Our evaluation has suggested that ChatGPT has the potential to emerge as one of the most useful tools in medical education with its ability to generate appropriate and precise information to standard well-defined inputs. In accordance with the findings of our evaluation, studies have indicated that ChatGPT could play a beneficial role in facilitating “self-directed” method of learning and help students improve their knowledge and reasoning skills. However, the information provided by ChatGPT has to be validated as it did not show the standard references, from which information has been retrieved.[4] Hence, it can be predicted that AI tools such as ChatGPT have enormous potential to significantly transform clinical pharmacology, drug information services, medical writing, and the entire field of medicine when used cautiously and under proper guidance.[5]


  Conclusion Top


AI-based large language models such as ChatGPT can be used as an effective learning tool owing to its open accessibility and high speed in generating information. However, educators and students cannot solely depend on ChatGPT for learning as there is always a possibility of misleading or incorrect information being generated by such AI tool. Thus, appropriate testing and validation is essential before successful implementation of AI in advancing medical education and research.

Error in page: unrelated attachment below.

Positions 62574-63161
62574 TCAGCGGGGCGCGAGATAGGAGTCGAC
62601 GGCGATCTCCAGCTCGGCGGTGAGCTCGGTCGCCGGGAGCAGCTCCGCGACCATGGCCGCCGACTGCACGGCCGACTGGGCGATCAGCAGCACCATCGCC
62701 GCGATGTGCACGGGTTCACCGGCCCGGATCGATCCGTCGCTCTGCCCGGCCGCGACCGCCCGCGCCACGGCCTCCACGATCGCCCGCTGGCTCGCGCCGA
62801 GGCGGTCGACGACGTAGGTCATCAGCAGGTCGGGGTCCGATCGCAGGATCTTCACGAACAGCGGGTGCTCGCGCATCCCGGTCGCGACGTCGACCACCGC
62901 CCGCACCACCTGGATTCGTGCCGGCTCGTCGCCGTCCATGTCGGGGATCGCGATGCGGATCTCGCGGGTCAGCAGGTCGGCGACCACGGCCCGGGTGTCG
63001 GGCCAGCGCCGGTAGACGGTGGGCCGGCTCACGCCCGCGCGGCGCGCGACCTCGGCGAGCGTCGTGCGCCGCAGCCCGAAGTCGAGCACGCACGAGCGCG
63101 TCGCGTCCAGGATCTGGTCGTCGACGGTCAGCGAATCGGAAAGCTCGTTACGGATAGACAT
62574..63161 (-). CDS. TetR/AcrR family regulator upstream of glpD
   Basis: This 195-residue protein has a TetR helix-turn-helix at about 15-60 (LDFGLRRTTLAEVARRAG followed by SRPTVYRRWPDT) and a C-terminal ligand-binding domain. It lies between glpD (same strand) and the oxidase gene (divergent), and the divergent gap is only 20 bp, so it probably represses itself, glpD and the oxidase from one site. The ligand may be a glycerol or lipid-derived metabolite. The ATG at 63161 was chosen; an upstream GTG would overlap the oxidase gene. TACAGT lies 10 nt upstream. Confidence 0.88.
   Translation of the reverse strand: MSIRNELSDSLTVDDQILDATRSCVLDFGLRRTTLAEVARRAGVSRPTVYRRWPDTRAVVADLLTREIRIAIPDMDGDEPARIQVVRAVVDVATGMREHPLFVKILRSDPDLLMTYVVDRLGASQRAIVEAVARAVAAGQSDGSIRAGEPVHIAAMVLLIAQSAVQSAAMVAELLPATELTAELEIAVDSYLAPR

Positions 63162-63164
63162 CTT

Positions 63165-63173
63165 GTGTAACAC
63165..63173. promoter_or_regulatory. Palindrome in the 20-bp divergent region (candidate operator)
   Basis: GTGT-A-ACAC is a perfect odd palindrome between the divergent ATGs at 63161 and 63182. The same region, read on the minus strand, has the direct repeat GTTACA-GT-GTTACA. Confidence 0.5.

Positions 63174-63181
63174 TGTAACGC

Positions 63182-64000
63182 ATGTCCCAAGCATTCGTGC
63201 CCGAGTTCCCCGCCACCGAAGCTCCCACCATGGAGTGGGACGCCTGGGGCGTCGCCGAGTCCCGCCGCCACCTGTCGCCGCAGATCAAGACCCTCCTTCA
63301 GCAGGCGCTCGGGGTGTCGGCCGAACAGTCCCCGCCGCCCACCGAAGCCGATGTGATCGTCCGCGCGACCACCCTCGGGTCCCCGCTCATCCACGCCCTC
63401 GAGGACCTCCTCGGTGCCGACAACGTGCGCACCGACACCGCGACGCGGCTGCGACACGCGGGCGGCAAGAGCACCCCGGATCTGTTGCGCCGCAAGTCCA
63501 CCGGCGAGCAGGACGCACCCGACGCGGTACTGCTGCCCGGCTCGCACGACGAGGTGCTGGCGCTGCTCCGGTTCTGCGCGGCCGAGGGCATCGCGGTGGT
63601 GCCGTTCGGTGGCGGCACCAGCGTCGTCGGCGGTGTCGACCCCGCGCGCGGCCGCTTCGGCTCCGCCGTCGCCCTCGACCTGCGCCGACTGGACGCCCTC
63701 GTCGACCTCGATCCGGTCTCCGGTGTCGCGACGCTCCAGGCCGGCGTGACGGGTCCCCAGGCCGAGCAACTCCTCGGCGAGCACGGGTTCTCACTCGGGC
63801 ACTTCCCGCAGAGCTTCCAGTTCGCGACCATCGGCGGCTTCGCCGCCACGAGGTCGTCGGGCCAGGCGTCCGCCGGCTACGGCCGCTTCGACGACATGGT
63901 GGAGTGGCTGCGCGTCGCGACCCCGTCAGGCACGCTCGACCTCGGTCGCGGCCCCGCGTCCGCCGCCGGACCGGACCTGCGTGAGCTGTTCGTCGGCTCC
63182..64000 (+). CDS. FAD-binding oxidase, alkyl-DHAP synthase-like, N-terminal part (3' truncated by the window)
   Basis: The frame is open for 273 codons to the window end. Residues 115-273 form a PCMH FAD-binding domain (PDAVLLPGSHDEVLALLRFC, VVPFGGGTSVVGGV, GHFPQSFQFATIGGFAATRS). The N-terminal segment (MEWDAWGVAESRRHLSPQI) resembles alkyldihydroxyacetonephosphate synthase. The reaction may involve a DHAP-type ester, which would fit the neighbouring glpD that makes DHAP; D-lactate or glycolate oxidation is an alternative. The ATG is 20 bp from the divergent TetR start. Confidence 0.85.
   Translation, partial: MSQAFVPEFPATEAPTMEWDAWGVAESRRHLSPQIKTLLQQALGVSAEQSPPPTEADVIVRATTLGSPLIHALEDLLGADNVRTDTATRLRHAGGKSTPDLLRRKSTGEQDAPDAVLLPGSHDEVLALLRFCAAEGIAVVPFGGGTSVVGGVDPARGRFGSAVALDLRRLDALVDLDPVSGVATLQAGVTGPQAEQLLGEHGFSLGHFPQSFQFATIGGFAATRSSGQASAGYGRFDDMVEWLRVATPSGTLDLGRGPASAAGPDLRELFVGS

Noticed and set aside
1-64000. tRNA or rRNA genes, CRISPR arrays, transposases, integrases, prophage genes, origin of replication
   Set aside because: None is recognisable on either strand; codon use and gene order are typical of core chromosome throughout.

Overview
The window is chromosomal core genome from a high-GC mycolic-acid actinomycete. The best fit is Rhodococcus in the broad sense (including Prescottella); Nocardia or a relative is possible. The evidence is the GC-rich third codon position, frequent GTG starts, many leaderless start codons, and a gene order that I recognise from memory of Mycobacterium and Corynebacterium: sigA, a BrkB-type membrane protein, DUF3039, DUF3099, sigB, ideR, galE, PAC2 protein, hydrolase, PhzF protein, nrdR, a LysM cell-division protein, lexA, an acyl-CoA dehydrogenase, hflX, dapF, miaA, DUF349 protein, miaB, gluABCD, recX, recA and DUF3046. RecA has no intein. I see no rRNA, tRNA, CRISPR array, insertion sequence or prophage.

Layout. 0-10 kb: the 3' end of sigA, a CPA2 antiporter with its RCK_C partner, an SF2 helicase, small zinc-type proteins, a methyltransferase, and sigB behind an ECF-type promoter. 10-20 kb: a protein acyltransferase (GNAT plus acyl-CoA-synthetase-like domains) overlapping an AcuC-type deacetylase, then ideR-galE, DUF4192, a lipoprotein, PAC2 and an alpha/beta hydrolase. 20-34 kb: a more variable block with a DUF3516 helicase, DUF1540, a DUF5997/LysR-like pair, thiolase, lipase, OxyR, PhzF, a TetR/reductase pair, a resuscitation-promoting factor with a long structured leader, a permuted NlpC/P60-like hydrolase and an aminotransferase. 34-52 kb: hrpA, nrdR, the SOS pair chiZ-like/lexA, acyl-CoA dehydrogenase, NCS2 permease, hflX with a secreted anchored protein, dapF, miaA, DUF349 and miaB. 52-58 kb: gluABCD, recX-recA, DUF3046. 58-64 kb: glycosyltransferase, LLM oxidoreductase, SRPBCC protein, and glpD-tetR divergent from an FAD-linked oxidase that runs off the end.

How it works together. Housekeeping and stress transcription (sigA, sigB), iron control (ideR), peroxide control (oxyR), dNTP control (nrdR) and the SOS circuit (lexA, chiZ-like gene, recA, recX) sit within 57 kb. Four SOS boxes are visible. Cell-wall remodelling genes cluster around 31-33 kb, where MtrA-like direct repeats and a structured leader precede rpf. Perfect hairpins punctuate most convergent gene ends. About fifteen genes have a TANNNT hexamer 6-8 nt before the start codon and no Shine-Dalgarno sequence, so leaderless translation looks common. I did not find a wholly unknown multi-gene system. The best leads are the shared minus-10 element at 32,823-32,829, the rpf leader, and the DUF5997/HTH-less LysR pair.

Acknowledgements

Authors would like to extend their gratitude to OpenAI, an American artificial intelligence research laboratory for providing free access to ChatGPT.